1. Increase educational programs
Rate of participation increased
% greater than previous year
2. Look for opportunities to obtain grant funding
Grant funding obtained No less than 1 grant obtained
3. Identify hot-spots to implement CPTED principles
Hot-spot sites treated via CPTED principles
No less than 2 sites
4. Maintain and/or increase volunteer graffiti removal squads
Graffiti removal squads maintained/ increased
Squad numbers maintained and/or increased from the previous year
5. Promote & facilitate NSW GOVs annual graffiti removal day
Rate of participation increased
% greater than previous year
6. Promote graffiti removal kits Graffiti removal kits issued upon request
% supplied greater than previous year
7. Collaborate with key agencies to identify emerging trends and initiatives
Meet with lead agencies (Rail Corp, SW, AUSGRID, NSW Police etc.)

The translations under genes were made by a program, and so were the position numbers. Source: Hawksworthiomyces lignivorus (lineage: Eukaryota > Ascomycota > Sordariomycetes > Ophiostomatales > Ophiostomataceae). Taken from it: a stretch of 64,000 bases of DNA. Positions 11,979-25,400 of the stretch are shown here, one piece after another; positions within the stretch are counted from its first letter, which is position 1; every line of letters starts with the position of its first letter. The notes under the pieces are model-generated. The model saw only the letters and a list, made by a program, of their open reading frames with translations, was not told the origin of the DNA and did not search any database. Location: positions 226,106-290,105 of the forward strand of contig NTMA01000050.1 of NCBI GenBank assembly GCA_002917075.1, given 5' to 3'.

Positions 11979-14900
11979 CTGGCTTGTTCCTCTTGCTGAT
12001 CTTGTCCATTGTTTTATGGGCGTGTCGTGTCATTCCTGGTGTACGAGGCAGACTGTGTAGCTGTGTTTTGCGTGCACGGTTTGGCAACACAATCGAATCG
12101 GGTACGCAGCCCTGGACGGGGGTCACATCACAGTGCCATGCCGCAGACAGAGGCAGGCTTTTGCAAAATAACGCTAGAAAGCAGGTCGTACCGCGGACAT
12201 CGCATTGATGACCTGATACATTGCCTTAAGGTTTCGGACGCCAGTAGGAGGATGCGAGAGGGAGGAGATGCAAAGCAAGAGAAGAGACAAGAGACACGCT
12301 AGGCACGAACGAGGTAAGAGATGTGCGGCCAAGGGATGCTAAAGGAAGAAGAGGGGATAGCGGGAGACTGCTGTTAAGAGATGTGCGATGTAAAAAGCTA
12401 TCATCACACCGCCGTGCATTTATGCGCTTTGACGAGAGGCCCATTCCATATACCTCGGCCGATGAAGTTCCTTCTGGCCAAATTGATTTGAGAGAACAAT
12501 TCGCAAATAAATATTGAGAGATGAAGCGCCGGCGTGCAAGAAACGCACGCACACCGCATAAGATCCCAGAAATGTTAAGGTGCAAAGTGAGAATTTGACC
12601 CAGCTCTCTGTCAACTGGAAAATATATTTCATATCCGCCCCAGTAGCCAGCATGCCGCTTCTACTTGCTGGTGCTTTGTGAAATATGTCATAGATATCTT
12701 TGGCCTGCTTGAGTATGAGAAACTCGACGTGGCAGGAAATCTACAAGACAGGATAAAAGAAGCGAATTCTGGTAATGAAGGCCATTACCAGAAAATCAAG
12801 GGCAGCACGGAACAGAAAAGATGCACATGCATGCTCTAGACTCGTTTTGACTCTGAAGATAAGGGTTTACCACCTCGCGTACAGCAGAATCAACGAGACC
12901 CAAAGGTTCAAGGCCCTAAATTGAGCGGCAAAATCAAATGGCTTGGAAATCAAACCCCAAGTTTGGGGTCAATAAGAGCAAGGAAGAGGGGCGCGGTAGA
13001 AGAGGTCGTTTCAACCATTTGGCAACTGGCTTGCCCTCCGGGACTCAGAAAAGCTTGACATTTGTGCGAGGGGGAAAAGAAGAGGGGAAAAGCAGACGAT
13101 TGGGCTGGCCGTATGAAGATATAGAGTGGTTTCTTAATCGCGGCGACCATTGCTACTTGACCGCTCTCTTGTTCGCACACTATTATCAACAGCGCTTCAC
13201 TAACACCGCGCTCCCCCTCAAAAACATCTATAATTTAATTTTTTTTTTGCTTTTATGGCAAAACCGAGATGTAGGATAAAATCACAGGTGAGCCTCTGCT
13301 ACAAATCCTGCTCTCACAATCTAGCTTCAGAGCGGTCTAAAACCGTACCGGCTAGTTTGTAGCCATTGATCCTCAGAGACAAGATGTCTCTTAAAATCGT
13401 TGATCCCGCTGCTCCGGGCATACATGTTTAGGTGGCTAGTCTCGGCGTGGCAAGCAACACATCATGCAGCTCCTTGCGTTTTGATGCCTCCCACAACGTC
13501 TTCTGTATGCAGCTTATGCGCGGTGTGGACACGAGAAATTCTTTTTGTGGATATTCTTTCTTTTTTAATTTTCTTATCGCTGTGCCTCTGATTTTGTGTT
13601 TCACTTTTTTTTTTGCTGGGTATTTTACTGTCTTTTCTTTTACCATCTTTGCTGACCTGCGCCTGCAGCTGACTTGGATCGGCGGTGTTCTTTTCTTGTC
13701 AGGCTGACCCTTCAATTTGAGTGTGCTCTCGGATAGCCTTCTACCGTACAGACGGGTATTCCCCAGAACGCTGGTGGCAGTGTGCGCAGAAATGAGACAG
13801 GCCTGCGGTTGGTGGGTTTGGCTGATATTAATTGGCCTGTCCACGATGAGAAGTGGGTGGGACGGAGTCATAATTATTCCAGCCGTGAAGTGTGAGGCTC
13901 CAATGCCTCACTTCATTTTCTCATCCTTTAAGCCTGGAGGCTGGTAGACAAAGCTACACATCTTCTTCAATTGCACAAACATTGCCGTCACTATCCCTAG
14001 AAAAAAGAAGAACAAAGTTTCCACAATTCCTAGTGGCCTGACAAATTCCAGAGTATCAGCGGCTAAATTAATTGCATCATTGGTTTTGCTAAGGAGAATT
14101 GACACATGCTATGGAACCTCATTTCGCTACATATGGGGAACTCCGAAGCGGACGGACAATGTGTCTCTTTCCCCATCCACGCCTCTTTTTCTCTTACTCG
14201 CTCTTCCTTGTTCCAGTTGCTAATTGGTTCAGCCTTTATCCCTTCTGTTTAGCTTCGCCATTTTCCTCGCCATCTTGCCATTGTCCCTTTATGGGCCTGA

No less than 2 meetings to be held per year
8. Provide quarterly reports of volumes removed and response time
Quarterly reports submitted
80% of reported graffiti removed within 7 days
9. Increase pro-active reporting of graffiti incidents
Council employees actively report incidents of graffiti
60% of graffiti incidents reported by staff
10. Review Graffiti Management Policy & Graffiti Management Plan
Policy & Plan reviewed and updated as/when required
Policy & Plan are current
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11. Related Documents 🔘 Community Strategic Plan (10 year) 🔘 Graffiti Management Policy 🔘 Anti-Social Behaviour Strategy 🔘 Crime Prevention Plan 🔘 Vandalism Reward Scheme Determination and Procedures.